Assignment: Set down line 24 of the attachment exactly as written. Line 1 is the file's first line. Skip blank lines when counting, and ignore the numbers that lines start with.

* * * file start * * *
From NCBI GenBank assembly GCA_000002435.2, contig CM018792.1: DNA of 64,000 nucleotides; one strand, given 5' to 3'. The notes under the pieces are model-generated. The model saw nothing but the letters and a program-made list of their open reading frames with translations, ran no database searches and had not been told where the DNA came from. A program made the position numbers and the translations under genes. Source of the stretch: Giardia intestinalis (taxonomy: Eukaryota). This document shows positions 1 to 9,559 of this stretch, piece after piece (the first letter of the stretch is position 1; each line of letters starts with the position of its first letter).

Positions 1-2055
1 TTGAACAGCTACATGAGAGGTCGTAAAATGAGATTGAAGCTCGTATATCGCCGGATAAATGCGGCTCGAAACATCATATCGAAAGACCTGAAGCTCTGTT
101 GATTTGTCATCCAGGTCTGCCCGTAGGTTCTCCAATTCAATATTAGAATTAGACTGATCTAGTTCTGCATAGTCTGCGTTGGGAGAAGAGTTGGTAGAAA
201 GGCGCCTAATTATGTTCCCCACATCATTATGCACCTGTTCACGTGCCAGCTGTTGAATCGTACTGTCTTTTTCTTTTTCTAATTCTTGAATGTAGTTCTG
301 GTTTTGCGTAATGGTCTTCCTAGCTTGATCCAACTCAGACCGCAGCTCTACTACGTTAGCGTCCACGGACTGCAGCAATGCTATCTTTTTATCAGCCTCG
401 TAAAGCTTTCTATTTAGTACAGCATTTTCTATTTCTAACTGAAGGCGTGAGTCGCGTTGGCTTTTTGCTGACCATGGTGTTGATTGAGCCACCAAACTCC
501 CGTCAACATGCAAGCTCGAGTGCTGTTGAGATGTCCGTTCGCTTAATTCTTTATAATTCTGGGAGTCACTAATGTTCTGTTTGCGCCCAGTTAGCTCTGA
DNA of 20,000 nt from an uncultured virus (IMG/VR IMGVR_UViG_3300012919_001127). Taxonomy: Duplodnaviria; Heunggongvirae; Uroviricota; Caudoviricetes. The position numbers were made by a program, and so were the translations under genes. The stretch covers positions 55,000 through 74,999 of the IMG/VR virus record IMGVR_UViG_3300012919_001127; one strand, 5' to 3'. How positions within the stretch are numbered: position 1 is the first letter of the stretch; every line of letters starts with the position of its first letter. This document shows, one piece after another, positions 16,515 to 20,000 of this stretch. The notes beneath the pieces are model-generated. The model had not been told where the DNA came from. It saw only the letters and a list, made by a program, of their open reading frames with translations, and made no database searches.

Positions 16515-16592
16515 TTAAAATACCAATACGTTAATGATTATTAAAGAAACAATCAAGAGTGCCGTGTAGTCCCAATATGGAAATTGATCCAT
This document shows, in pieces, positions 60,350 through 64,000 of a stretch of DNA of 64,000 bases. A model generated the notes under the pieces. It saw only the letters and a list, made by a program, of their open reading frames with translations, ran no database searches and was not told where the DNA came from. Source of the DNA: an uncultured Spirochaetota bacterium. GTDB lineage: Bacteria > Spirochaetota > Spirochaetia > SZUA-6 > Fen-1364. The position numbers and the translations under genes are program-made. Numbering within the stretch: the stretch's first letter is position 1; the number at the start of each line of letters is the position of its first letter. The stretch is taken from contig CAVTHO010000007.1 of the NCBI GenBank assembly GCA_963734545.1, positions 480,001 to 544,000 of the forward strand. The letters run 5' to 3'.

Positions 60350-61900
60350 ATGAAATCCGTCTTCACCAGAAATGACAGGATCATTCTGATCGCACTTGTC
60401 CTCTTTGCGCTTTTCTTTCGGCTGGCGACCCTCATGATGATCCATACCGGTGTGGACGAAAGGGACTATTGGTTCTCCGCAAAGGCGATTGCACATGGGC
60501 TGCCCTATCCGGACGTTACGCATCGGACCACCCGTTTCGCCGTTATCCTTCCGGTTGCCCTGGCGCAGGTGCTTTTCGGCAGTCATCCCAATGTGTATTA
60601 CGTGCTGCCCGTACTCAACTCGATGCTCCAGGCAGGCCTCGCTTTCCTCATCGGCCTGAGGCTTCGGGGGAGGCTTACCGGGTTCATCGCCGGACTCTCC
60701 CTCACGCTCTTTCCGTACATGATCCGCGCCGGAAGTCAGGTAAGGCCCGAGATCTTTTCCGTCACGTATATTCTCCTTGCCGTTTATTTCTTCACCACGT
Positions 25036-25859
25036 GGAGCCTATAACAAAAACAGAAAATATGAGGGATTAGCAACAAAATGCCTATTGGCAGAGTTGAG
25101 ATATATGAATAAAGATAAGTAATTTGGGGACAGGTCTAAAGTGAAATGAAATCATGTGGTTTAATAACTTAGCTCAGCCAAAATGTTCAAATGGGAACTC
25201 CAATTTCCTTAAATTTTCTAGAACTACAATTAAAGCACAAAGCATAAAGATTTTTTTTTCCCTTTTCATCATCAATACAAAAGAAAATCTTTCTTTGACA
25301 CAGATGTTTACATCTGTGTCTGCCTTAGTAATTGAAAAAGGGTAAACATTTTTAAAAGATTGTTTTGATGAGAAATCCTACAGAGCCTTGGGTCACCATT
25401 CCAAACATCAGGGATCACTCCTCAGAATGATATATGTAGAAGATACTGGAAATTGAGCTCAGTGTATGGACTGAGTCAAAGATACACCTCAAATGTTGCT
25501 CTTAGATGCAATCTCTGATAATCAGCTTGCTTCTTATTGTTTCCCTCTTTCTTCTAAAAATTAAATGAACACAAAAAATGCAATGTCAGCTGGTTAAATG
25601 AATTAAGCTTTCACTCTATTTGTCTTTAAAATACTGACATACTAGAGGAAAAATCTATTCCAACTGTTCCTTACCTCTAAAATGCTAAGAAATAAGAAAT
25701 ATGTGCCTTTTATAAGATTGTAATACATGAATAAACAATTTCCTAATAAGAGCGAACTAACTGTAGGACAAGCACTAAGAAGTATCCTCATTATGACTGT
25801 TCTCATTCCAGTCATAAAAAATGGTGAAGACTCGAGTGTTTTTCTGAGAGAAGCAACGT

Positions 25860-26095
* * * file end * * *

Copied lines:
25401 CCAAACATCAGGGATCACTCCTCAGAATGATATATGTAGAAGATACTGGAAATTGAGCTCAGTGTATGGACTGAGTCAAAGATACACCTCAAATGTTGCT